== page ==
The Communications, Navigation and Surveillance Air Traffic Management (CNS/ATM) facility will be fully operational on or before December this year, the country’s aviation regulator said on Tuesday.
“It is already functional and will be fully operational toward the end of this year,” Eric Apolonio, Civil Aviation Authority of the Philippines (CAAP) spokesman and media communication office chief, said, adding that the P9.8-billion state-of-the-art facility will be turned over to the agency by the contractor next month.
The CNS/ATM technology, which includes a computer-based flight data processing system, will enable aircraft operators to meet their planned times of departure and arrival and adhere to their preferred flight profiles with minimum constraints and without compromising agreed levels of safety.
Also, the CNS/ATM system is a compilation of digital technologies developed and used to provide air traffic control services over a large or small geographical area including large sections of oceanic airspace.
The CAAP said with this technology, which started worldwide in 2000, billing for overflights would be done automatically by computers so that there would no longer be lapses or flights that do not get properly billed.
The system development project was first conceptualized in accordance with the International Civil Aviation Organization (ICAO) Global air Navigation Plan.
The utilization of this system covers the Philippines airspace.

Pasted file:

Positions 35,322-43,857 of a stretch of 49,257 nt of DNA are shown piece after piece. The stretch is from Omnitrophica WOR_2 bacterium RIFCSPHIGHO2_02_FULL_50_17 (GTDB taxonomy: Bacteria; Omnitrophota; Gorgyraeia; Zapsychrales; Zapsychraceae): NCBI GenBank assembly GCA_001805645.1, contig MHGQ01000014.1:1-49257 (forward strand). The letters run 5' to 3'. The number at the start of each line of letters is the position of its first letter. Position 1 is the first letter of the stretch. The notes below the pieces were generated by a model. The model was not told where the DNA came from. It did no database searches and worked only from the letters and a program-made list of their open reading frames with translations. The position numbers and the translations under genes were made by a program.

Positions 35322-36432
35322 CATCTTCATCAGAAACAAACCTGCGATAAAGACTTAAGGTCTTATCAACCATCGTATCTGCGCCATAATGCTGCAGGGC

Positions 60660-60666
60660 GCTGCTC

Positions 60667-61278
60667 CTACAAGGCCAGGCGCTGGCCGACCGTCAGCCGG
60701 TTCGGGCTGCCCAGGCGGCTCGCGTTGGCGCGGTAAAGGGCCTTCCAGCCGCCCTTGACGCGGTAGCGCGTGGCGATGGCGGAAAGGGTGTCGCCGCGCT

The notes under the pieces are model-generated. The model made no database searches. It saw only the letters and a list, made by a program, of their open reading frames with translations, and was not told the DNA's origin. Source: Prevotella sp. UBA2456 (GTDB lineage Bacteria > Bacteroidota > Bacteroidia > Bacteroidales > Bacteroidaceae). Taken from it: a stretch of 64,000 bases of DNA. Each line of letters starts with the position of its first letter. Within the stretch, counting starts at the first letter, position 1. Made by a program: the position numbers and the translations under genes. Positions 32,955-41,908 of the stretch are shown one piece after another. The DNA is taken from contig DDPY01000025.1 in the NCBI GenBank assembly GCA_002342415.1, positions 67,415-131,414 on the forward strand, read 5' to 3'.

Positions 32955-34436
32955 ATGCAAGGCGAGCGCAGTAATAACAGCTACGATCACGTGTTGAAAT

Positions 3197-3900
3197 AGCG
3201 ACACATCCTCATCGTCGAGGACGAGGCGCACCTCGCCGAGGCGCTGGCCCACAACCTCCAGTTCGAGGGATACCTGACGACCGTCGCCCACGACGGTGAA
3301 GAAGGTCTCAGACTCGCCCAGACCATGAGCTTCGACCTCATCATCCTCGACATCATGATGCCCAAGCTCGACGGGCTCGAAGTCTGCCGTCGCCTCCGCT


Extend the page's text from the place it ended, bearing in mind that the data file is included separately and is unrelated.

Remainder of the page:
The project, which began during the administration of then-President and now Pampanga Rep. Gloria Macapagal-Arroyo under the aegis of the ICAO, was supposed to be finished in 2005, then moved to 2007 and 2010 until it was finally abandoned for lack of funds.
Since then, neighboring countries have adopted the CNS/ATM but the Philippines remains one of the few countries that lack this high-tech, satellite-based air traffic and communications system.
The Commission on Audit in 2013 cleared the resumption of the aviation surveillance project to modernize the CAAP’s system.
Jim Sydiongco, CAAP deputy director general, said “CAAP, in consonance with ICAO standards, continues to drive our Area Centers to maintain a safe and secure air transport industry in the same manner that aircraft are guided by illumination coming from approach and landing lights to safely land at their designated runway.”
Early this month, the CAAP got the approval of ICAO team that conducted an assessment to determine if the agency complies with international safety standards.
The assessment, dubbed as ICAO Coordinated Validation Mission, was conducted from May 30 to June 8.